Diversity in the IT channel
PA Consulting's Claudia Pellegrino, organisational agility expert and Women in Tech lead, is featured in an article on diversity in the IT industry, by Islam Soliman in IT Europa.
IT Europa asked four female leaders for their views on the following:
- How can we encourage more women into the tech industry and close the gender gap?
- Is it key to help encourage more girls to take STEM subjects and pursue technical careers at school to set them on a path to a career in tech?
- Where does the industry need to be in terms of the representation of women in technical roles, including leadership positions such as CEO?
With these questions in mind, Claudia answered:
From initial research conducted by the PA Women in Tech team with industry clients, companies must focus on removing blockers across four dimensions: Attracting, Recruiting, Retaining and Retraining Gender Diverse Talent in STEM. No dimension can or should be de-prioritised. More specifically in each dimension:
Attract: portraying your brand ‘as friendly and open minded’ may not be enough in the STEM context to attract women. Companies should put greater focus on describing how they humanise and use technology as a source for good.
Recruit: companies need to go beyond just checking job descriptions, interview questions and slots to accommodate diverse requirements. To really drive change, companies need to turn their recruitment approaches and avenues upside down, through targeted career changer schemes, cross-companies secondments and partnerships with not-for-profit such as CodeFirstGirls.
Retain: the issue of a leaky pipeline (women leaving companies) cannot be fixed in isolation. Men should be educated around the retention challenges and issues facing women and make a pledge to drive a 360 change. Otherwise, any internal initiative will just result in women preaching to the choir.
Retrain: companies need to tangibly drive re-skilling and upskilling of female talent in tech through coding courses and cloud certifications for example. They should offer different pathways for different roles and levels of expertise.
It is vital that companies get involved in encouraging the next generation; Here at PA we are due to launch a school outreach programme focused on creating a female pipeline of tech talent for the future. Only 3% of women consider tech as a first choice in their early career choice – this means that tangible efforts must be made to support young women to broaden their horizons and consider STEM subjects. If this is not done now, the problem will never be solved – there will be a 90% increase in demand for tech skills in the next 15 years, which will be impossible to meet through female talent.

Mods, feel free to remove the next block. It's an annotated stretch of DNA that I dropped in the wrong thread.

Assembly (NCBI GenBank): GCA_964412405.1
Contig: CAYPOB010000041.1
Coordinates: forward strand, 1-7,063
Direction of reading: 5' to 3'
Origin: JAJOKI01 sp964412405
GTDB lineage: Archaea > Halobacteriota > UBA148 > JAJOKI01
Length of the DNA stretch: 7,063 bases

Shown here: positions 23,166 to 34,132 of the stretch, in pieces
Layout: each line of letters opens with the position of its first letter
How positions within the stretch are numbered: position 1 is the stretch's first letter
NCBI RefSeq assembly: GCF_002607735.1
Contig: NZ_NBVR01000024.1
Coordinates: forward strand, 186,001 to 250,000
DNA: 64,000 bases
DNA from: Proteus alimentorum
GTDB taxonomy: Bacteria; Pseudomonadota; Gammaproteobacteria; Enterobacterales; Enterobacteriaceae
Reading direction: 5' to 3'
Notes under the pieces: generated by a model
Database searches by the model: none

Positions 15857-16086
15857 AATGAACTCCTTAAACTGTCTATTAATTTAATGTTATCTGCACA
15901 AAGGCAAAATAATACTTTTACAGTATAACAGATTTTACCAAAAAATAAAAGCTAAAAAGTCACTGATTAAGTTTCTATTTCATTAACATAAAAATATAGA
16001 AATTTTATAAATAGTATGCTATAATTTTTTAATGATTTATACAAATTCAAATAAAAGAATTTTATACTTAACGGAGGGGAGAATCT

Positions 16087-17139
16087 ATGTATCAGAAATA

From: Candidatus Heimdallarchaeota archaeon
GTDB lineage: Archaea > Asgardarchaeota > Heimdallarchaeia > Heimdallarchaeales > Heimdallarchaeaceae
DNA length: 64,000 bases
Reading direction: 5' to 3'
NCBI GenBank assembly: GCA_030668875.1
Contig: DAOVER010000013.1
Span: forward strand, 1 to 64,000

This change is going to take more than just a standard presentation to schools on why Tech is for everyone. Instead, companies need to:
- Make tech entertaining: how can tech be demystified by linking it to topics / games / interests of young female talent? And if someone is hooked, what can they do from day one? Without hands-on access to coding platforms, young female talent will soon lose interest.
- Educate and support teachers: we need to make sure that there’s no unconscious bias in the way in which STEM teachers teach and interact with the kids. By simply making assumptions about what a young girl likes or does not, they could prevent someone from developing a passion for STEM. Teachers already have a hard task on their hands which is why more targeted support should be provided to them.
Companies should align their diversity outcomes and priorities to their business priorities – this will allow them to harness the power of DE&I (especially at the senior level) to drive ingenious ideas. If they don’t, not only would it be morally wrong, but they would also be worse off as a result.
So, what does a board of the future look like? It should have a fair representation of society and their customer base, care about both diversity (how many women) and Inclusion & Equity (is everyone treated with respect? Are women’s ideas heard?), and be a board where women are not only represented and included but also supported by male-allies and senior counterparts.